April 14, 2014: Islamic terrorists fired a rocket into the northern city of Gao. There was some damage but no injuries. There was a lot of anxiety because the Islamic terrorists had been largely absent since late 2013. The rocket probably came from some Islamic terrorist group based across the nearby border in Niger.
April 13, 2014: Security officials in Mali and Niger confirmed what many had suspected, that Islamic terrorist leader Mokhtar Belmokhtar (the planner of the January 2013 natural gas facility attack in southern Algeria that got 37 workers killed) of Islamic terrorist group
Al Mourabitoun was alive and operating from a base in southern Libya. Al Mourabitoun was formed in August 2013 when two Islamic terrorist factions merged. The new group had already been detected operating in northern Mali and Niger (where it had carried out several daring attacks, including a prison break in June and twin bombings in May 2013). One faction was an al Qaeda splinter group led by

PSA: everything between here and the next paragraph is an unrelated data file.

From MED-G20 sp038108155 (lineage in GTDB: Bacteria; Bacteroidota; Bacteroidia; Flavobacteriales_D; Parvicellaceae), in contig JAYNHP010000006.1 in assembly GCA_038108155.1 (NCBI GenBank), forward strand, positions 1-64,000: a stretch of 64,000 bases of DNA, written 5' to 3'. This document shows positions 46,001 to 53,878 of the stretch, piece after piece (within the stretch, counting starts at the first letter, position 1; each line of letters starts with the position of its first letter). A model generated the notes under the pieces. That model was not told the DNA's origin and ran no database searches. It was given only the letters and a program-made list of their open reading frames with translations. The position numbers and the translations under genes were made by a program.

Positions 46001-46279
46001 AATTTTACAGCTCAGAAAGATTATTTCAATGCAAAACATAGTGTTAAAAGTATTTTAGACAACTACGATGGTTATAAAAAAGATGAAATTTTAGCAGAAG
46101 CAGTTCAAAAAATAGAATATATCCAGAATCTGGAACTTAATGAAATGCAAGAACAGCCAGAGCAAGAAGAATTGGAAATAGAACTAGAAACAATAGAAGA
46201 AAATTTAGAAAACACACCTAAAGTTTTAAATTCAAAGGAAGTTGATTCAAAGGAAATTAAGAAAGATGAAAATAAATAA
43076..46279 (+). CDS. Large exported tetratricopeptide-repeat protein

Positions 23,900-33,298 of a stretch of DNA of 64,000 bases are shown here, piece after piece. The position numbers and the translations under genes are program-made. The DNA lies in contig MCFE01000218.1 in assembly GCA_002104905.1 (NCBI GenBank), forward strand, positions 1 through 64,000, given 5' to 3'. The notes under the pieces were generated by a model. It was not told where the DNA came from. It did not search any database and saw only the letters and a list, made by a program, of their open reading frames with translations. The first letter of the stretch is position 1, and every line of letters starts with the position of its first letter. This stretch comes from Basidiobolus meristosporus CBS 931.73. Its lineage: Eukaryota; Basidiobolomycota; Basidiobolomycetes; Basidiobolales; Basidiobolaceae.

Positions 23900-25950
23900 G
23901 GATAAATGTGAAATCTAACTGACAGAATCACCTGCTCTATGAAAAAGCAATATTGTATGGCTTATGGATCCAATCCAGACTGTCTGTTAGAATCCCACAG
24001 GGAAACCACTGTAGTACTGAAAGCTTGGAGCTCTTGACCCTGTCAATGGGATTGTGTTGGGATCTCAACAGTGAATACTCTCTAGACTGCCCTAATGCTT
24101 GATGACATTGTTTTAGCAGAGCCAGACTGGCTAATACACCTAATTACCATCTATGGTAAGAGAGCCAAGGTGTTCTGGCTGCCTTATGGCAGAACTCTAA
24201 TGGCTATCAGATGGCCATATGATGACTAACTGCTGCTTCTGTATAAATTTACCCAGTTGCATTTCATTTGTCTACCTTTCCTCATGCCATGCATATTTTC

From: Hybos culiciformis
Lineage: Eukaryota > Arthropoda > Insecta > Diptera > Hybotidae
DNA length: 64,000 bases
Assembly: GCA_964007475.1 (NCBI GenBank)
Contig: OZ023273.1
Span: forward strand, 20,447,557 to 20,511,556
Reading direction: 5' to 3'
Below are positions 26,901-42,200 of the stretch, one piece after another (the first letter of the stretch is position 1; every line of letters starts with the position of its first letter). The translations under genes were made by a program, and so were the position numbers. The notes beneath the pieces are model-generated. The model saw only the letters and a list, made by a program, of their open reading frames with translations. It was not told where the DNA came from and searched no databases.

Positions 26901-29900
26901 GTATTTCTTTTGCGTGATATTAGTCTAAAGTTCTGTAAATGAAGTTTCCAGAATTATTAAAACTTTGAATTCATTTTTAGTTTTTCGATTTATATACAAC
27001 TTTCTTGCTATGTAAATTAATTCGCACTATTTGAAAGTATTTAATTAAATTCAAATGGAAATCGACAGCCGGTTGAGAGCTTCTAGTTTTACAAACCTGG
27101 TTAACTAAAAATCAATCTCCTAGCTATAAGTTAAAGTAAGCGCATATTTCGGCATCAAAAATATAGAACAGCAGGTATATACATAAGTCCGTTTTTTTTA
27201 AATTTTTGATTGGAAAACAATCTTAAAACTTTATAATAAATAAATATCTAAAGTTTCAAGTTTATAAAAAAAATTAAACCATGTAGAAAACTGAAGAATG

Belmokhtar who had a reputation for always escaping the many efforts to kill or capture him. Belmokhtar was number two or three in the North African al Qaeda organization (
Al Qaeda in the Islamic Maghreb or AQIM) but formed his own splinter group in late 2012. In November 2013
France announced that it had killed the second-in-command of
Al Mourabitoun near the northern town of Tessalit and was still searching for
Belmokhtar, despite reports that he might have died during an air attack in 2013. The appearance of these reports of Belmokhtar being alive and where he is may be part of an operation to get him to move and possibly confirm his location so an attack can be carried out.
April 12, 2014: Islamic terrorists released a video of one of the